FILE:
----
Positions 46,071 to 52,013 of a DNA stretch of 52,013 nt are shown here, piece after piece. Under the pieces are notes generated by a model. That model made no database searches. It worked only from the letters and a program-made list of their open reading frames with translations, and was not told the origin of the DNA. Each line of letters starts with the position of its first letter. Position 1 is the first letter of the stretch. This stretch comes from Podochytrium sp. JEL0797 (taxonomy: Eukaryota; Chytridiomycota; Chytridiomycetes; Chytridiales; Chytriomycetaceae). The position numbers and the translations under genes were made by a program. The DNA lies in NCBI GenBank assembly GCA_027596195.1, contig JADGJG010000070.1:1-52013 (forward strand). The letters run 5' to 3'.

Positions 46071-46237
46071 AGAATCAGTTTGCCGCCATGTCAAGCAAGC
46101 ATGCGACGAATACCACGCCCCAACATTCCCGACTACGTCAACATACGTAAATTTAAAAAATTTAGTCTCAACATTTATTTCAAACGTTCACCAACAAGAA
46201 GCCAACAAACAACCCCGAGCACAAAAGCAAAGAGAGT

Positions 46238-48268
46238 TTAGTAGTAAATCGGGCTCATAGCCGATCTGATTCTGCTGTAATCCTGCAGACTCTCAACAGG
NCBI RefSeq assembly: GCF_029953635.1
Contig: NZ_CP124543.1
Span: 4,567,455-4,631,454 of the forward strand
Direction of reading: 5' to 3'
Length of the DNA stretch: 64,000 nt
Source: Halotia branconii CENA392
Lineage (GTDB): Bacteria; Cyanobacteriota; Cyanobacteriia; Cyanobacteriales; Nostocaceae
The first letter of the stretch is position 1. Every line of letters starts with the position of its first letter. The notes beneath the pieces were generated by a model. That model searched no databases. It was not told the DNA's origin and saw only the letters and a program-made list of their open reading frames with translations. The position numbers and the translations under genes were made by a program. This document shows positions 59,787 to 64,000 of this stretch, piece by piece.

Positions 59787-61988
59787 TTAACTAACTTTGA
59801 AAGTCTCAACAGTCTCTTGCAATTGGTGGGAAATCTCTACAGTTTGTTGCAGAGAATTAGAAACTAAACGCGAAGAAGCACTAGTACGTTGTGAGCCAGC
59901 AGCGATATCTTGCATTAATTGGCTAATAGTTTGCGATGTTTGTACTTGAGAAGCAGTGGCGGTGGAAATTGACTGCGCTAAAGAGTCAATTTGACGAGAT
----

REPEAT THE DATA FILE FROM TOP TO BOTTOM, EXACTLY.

Positions 46,071 to 52,013 of a DNA stretch of 52,013 nt are shown here, piece after piece. Under the pieces are notes generated by a model. That model made no database searches. It worked only from the letters and a program-made list of their open reading frames with translations, and was not told the origin of the DNA. Each line of letters starts with the position of its first letter. Position 1 is the first letter of the stretch. This stretch comes from Podochytrium sp. JEL0797 (taxonomy: Eukaryota; Chytridiomycota; Chytridiomycetes; Chytridiales; Chytriomycetaceae). The position numbers and the translations under genes were made by a program. The DNA lies in NCBI GenBank assembly GCA_027596195.1, contig JADGJG010000070.1:1-52013 (forward strand). The letters run 5' to 3'.

Positions 46071-46237
46071 AGAATCAGTTTGCCGCCATGTCAAGCAAGC
46101 ATGCGACGAATACCACGCCCCAACATTCCCGACTACGTCAACATACGTAAATTTAAAAAATTTAGTCTCAACATTTATTTCAAACGTTCACCAACAAGAA
46201 GCCAACAAACAACCCCGAGCACAAAAGCAAAGAGAGT

Positions 46238-48268
46238 TTAGTAGTAAATCGGGCTCATAGCCGATCTGATTCTGCTGTAATCCTGCAGACTCTCAACAGG
NCBI RefSeq assembly: GCF_029953635.1
Contig: NZ_CP124543.1
Span: 4,567,455-4,631,454 of the forward strand
Direction of reading: 5' to 3'
Length of the DNA stretch: 64,000 nt
Source: Halotia branconii CENA392
Lineage (GTDB): Bacteria; Cyanobacteriota; Cyanobacteriia; Cyanobacteriales; Nostocaceae
The first letter of the stretch is position 1. Every line of letters starts with the position of its first letter. The notes beneath the pieces were generated by a model. That model searched no databases. It was not told the DNA's origin and saw only the letters and a program-made list of their open reading frames with translations. The position numbers and the translations under genes were made by a program. This document shows positions 59,787 to 64,000 of this stretch, piece by piece.

Positions 59787-61988
59787 TTAACTAACTTTGA
59801 AAGTCTCAACAGTCTCTTGCAATTGGTGGGAAATCTCTACAGTTTGTTGCAGAGAATTAGAAACTAAACGCGAAGAAGCACTAGTACGTTGTGAGCCAGC
59901 AGCGATATCTTGCATTAATTGGCTAATAGTTTGCGATGTTTGTACTTGAGAAGCAGTGGCGGTGGAAATTGACTGCGCTAAAGAGTCAATTTGACGAGAT